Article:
Classic Caesar Salad – My all-time favorite salad
To many, including myself, this is the “King of Salads”. If a restaurant offers Classic Caesar Salad on the menu, I usually request it when dining out. If you have never experienced “the show” that goes with the table side presentation, you do not know what you have missed. What an opportunity for a waiter to show off his stuff, mixing and whisking to the delight of the patrons.
History: Caesar Salad is named after chef Caesar Cardini (1896-1956) who created it in his restaurant in Tijuana, Mexico in 1924. It became popular in Hollywood and is now considered an American classic. The salad consists of greens (classically romaine lettuce) with a garlic vinaigrette dressing.
In the 1930s, Caesar Salad was voted by the master chefs of the International Society of Epicures in Paris as the “greatest recipe to originate from the Americas in fifty years.” In the 1970s, Cardini’s daughter said that the original recipe included whole lettuce leaves, which were meant to be lifted by the stem and eaten with the fingers; coddled eggs; and Italian olive oil. Learn more about the history Caesar Salad.
Check out Linda’s wonderful Low Fat and Low Calorie Caesar Salad Recipe (this is the recipe that I usually make and serve to my family and guests).
- 1/2 cup croutons, homemade, (see directions below)
- 1 egg, coddled, (see directions below)
- 1 to 2 cloves garlic, finely-chopped, (with inner green germ removed - the sprouts add an unpleasant bitterness)
- 1 to 2 fillet anchovy, mashed**
- 1 pinch salt, coarse
- 2 tablespoons lemon juice***, (1/2 lemon) freshly-squeezed
- 3 drops Worcestershire sauce
- 6 tablespoons olive oil, extra virgin
- 1/4 cup Parmesan cheese (Parmigiano Reggiano), freshly-grated, divided
- 2 to 3 heads Romaine lettuce, hearts and tender leaves only
- black pepper, coarsely-ground
Preheat oven to 375 degrees F.
Trim the crust from day-old peasant-style bread (Italian or French bread) and dice into 3/4-inch cubes.
Toss with enough olive oil to coat, but not drench. Sprinkle lightly with salt and spread out on a rimmed baking sheet.
Bake approximately 10 to 15 minutes or until just golden brown. Halfway through the baking time, give the pan a shake to make sure the croutons toast evenly. Remove from oven and completely cool croutons. Store in an airtight container.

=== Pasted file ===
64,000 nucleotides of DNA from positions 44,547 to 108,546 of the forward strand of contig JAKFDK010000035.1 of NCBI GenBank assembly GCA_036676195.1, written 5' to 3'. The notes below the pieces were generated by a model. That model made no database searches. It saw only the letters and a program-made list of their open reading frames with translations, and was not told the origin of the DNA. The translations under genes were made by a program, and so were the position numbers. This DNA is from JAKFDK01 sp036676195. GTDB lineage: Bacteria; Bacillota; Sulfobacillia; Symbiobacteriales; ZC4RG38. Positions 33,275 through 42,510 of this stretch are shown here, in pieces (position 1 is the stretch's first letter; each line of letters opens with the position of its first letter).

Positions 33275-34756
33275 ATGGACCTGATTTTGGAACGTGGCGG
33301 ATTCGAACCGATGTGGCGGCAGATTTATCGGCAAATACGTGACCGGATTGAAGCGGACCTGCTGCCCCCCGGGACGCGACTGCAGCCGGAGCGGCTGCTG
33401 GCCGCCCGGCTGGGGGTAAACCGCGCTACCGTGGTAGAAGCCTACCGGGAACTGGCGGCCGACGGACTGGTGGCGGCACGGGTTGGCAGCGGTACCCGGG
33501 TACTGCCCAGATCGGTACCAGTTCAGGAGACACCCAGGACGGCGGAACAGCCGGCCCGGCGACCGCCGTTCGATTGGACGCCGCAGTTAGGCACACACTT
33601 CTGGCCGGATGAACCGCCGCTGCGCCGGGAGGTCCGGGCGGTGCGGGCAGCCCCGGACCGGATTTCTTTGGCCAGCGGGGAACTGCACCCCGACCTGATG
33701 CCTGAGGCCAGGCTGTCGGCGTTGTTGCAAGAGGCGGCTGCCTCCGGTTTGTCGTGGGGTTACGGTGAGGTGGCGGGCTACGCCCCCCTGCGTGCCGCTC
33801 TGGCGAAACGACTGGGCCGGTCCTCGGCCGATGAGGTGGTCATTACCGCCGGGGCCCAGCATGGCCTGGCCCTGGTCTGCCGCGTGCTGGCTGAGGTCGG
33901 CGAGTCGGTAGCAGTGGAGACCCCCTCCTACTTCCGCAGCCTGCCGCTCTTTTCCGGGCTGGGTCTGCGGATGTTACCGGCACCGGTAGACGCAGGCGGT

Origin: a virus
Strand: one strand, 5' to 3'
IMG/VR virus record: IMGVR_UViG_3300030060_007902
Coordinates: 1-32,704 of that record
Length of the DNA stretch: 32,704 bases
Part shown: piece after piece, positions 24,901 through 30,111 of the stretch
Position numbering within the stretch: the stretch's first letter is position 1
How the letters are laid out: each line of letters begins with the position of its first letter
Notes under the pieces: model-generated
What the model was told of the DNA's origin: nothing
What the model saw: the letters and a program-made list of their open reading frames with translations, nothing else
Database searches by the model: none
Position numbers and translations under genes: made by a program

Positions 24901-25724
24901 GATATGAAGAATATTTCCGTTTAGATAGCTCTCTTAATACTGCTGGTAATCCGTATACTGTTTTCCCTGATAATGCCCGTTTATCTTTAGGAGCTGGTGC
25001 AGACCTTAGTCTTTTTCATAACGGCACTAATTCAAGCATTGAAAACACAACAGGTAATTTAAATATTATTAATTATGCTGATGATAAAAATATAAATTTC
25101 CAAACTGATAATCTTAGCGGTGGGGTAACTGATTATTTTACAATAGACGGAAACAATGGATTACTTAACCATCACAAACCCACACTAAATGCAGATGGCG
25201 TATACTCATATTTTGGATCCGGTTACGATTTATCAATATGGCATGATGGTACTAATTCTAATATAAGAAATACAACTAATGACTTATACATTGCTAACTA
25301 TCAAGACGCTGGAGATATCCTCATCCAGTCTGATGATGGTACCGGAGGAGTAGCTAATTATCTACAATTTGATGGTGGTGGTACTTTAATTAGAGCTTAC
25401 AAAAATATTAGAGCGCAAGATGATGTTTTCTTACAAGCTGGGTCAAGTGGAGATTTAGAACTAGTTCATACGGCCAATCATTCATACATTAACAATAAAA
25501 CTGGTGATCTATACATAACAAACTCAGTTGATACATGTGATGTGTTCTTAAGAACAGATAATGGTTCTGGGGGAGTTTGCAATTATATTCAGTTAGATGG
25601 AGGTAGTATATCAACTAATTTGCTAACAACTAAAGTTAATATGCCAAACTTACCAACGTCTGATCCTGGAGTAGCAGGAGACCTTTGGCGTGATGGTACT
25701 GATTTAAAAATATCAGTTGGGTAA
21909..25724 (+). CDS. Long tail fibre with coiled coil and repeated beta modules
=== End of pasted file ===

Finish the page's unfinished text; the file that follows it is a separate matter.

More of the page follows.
Coddling causes the yolk to become slightly thickened and warm. Bring a very fresh egg to room temperature by immersing it in warm water (otherwise it might crack when coddled).
Place the egg in a small bowl or mug and pour boiling water around the egg until it is covered. Let stand for exactly 1 minute. Immediately run cold water into the bowl until the egg can be easily handled; set aside.
In a bowl, whisk together the garlic, anchovy, and salt until blended.
Whisk in the lemon juice and Worcestershire sauce.
Whisk in the coddled egg until the mixture is thick, approximately 1 minute (this enable the lemon juice to "cook" the eggs).
Slowly drizzle in the olive oil with one hand while vigorously whisking the mixture with the other.
When the dressing is well combined, whisk in 2 tablespoons of the Parmesan cheese.
Separate the Romaine leaves and discard the coarse outer leaves. Wash, drain, and pat with paper towels or spin dry the remaining leaves.
Note: Lettuce should be prepared ahead of time and refrigerated until ready to use. Tear into bite-size pieces and set aside.
In a large wooden salad bowl, add 1/3 of the prepared Caesar Salad Dressing and toss with the croutons until well coated.
Add the Romaine lettuce pieces and the remaining dressing; toss until coated.
Divide the salad between chilled plates and sprinkle each salad with the remaining 2 tablespoons Parmesan cheese and coarsely-ground black pepper.
Serve immediately with chilled forks.
Makes 2 to 4 servings (depending on serving sizes).
* Coddled egg may be substituted with 1/2 cup mayonnaise. If doing this substitution, reduce some of the olive oil.
** Use only good-quality Spanish or Portuguese anchovies in your dressing. Anchovy paste may be substituted (approximately two inches squeezed from the tube will provide the equivalent taste of one anchovy fillet). More anchovy fillets may be added according to your personal taste.
*** Fresh lemon juice is essential. Some chefs squeeze the lemon through a cheesecloth to ensure that only the juice ends up in the salad. If you are careful to keep the lemon seeds out of the salad, a simple squeeze will do.